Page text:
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How to find the courage to execute on big bold plans

In my latest blog post, I argued that most entrepreneurs are optimizing for productivity when they should be optimizing for courage.

It turns out that how you spend your time – hour to hour – does not determine your success. The only thing that matters is how willing you are to act courageously on extraordinary, BIG ideas.

Bill Gates isn’t worth 80 billion because he’s 800,000 times more productive than you – but he did have an extraordinary vision for the future and the courage to execute on it.

So how DO we optimize for courage? What mental weights can we lift to build the muscles that help us pursue risky, hugely rewarding opportunities?

This article will show you five strategies to do exactly that… 

1. Share an opinion of yours that most people don’t agree with

It’s become trendy for everyone to have a blog. People stay stuff like “It’s never too early to start building your personal brand”.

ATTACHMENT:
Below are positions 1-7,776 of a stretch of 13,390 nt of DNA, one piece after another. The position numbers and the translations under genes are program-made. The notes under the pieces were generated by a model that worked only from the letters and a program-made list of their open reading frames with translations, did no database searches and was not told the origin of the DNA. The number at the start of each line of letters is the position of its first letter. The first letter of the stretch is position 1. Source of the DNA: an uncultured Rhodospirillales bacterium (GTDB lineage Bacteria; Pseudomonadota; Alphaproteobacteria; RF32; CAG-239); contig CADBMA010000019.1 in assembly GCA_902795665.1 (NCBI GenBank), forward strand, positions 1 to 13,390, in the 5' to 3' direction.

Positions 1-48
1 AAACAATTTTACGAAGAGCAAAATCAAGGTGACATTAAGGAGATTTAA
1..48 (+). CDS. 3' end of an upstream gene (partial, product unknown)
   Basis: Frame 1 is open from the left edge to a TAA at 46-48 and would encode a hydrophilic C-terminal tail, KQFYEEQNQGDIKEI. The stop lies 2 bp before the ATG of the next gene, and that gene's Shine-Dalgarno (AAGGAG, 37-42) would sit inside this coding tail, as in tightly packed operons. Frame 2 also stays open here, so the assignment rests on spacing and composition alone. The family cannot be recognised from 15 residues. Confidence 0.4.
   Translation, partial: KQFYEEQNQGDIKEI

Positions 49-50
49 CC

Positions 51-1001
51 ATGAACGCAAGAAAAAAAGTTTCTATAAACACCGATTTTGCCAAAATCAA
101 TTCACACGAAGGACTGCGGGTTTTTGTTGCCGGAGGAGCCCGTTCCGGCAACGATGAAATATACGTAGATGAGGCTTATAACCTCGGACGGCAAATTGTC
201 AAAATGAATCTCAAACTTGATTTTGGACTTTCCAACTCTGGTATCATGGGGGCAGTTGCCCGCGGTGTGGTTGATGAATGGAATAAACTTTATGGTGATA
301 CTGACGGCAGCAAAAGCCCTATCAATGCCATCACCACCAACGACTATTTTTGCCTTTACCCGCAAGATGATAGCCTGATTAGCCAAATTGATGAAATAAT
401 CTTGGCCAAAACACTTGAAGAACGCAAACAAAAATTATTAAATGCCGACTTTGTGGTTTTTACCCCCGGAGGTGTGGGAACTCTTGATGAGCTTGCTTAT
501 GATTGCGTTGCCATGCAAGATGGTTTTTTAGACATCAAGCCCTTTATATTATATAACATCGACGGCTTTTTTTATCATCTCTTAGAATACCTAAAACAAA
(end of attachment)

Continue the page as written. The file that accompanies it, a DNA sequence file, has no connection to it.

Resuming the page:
Being a thought leader definitely makes entrepreneurship easier, but there’s another – subtle, but no less powerful – benefit to building your platform and finding your voice: It gives you an opportunity to tell the world how you see things differently.

What do you believe in that no one else does?

The above is Peter Thiel’s favorite question to ask budding entrepreneurs, and it requires ENORMOUS courage to answer publicly.

While a lot of bloggers are publishing inane list-posts, guides to social media and other noise, you can build your courage muscle by bravely publishing your most unconventional thoughts, beliefs and opinions.

You’ll get bolder by default while also learning first hand that anytime someone violently disagrees with you, someone else vehemently agrees.

2. Eliminate the enemies of Courage